"When do you wear a hat?"
Translation:Kiedy nosisz kapelusz?
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Unfortunately, the English word 'hat' is very vague and causes a lot of problems. Quick search in Google finds enough examples of "czapka" to make it one of the starred answers :|
A Polish learner of English will almost surely think of "kapelusz", though. That's what we are taught.
It's not a 1:1 correspondence.
Polish "kapelusz" is undoubtedly a hat (with a brim), never a cap.
Polish "czapka" is "cap" for some native speakers of English and "hat" for others. When I use Google Graphics and search for "hat", it's about 50/50 division between things I'd call "czapka" and things I'd call "kapelusz".
So... if you take a Polish sentence with "kapelusz", you need to translate it into "hat", and then when you translate it back into Polish, "czapka" becomes another correct translation. And all of it because English can use "hat" for both.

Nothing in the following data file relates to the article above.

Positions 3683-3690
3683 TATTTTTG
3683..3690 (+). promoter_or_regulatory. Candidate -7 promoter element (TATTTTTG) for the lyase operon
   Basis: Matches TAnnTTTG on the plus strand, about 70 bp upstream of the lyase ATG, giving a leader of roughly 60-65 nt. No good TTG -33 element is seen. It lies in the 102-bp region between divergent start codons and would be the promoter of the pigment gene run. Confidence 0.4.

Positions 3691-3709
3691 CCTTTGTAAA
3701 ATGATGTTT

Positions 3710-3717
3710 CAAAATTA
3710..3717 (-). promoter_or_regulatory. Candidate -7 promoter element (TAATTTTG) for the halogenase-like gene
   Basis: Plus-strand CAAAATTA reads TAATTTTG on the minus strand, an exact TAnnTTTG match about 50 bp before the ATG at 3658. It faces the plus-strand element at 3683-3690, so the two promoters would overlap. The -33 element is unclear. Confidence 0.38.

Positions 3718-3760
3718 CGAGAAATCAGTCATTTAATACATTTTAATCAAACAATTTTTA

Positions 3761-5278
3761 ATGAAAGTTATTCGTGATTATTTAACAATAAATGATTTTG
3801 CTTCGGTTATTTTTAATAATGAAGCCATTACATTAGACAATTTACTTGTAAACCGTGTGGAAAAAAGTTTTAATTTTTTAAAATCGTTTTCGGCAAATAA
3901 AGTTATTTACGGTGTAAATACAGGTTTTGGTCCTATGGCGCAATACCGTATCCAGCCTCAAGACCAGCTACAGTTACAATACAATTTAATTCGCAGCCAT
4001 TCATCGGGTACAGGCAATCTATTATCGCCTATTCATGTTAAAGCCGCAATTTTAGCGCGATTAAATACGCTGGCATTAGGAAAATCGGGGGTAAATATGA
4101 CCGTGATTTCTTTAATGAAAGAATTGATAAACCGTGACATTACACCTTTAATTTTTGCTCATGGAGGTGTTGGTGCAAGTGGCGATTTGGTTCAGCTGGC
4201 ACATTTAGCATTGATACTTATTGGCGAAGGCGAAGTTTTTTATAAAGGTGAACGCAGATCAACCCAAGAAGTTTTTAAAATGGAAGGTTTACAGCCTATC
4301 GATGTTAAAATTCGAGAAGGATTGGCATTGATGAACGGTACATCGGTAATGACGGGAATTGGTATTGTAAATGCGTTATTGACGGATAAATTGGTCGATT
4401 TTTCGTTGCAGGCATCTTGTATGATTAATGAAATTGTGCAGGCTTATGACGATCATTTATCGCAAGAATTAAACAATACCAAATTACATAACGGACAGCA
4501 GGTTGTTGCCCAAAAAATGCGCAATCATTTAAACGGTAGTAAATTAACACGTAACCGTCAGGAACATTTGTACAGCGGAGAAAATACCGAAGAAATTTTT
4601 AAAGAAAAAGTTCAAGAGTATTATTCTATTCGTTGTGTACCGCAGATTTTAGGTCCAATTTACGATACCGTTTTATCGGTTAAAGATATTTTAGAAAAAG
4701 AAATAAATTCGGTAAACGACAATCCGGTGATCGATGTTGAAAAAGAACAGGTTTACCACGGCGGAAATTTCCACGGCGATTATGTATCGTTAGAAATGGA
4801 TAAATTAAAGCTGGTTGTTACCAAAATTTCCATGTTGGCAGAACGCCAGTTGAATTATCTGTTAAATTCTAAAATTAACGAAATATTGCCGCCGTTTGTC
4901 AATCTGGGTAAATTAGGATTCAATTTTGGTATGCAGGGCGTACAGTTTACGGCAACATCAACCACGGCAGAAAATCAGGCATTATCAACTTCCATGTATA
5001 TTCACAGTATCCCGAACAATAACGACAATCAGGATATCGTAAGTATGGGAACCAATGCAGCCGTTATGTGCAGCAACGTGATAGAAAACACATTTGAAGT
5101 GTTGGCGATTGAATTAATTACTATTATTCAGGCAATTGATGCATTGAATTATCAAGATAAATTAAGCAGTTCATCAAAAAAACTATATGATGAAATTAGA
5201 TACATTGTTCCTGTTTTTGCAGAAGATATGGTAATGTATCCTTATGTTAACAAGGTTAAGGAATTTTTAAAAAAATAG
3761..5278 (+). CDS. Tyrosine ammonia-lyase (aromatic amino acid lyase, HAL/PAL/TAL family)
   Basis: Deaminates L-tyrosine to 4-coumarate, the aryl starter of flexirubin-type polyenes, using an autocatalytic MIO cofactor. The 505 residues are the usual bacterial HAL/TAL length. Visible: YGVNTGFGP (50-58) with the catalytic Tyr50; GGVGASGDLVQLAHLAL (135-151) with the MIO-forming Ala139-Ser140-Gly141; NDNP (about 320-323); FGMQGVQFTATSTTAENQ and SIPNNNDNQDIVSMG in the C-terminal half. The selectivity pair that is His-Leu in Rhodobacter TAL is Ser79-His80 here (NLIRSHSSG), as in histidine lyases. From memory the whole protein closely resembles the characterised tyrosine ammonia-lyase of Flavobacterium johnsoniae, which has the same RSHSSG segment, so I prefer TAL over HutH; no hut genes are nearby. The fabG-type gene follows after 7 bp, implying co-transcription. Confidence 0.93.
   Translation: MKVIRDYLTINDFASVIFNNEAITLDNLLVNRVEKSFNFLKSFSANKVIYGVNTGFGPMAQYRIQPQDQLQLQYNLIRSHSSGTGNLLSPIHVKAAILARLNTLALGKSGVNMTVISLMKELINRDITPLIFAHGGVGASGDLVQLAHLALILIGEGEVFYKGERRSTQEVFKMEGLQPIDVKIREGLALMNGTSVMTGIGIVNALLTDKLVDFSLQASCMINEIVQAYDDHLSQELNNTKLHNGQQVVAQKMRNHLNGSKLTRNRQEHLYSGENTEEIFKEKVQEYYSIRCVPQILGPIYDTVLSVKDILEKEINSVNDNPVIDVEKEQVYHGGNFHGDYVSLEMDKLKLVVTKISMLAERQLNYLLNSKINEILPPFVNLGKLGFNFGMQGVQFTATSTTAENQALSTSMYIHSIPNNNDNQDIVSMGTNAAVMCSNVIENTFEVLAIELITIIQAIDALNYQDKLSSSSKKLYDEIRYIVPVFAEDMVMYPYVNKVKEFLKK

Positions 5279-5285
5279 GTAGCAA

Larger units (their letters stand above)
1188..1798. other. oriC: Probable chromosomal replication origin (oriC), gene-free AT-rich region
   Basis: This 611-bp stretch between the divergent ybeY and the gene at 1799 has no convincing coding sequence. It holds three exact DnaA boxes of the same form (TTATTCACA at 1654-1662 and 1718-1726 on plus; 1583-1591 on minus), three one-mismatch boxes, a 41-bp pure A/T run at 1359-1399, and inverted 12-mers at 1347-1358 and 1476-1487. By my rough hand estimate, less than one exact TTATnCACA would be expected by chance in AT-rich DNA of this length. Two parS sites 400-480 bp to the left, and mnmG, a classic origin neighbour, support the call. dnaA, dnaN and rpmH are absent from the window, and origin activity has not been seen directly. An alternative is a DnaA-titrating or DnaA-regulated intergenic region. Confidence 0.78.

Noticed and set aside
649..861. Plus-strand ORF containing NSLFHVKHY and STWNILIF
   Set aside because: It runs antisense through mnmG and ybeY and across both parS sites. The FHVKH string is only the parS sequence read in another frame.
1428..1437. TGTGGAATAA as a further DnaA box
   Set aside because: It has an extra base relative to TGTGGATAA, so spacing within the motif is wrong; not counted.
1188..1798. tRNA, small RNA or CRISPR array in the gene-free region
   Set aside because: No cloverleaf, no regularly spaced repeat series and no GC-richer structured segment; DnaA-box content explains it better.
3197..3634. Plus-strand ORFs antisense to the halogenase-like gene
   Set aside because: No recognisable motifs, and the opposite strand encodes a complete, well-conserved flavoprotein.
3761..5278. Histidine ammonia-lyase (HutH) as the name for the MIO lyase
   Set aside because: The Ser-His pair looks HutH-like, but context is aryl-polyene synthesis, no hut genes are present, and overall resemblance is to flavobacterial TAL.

In Canada, we use hat for all types of accessories that cover the top of your head. I wouldn't use the word 'cap' at all unless it had the word 'baseball' in front of it and even then I'd probably only use it to differentiate it from other types of hats eg. Which hat should I wear, the baseball cap or the toque? (So Canadian eh?)
Im trying to practice formal speak as ive been neglecting it, (I got a funny look off a policeman in Poland a few weeks back im assuming because i was referring directly to him in the casual "ty" form). But again pan/pani nosi isn't acceptable here, am i doing something wrong?
Yes, it's accusative, but kapelusza would be genitive.
Only adjectives, nouns and pronouns that represent nouns inflect for case.
Kiedy is an interrogative pronouns which represents an adverbial of time, so no declension. In other contexts it can be a conjunction, but there it doesn't inflect either.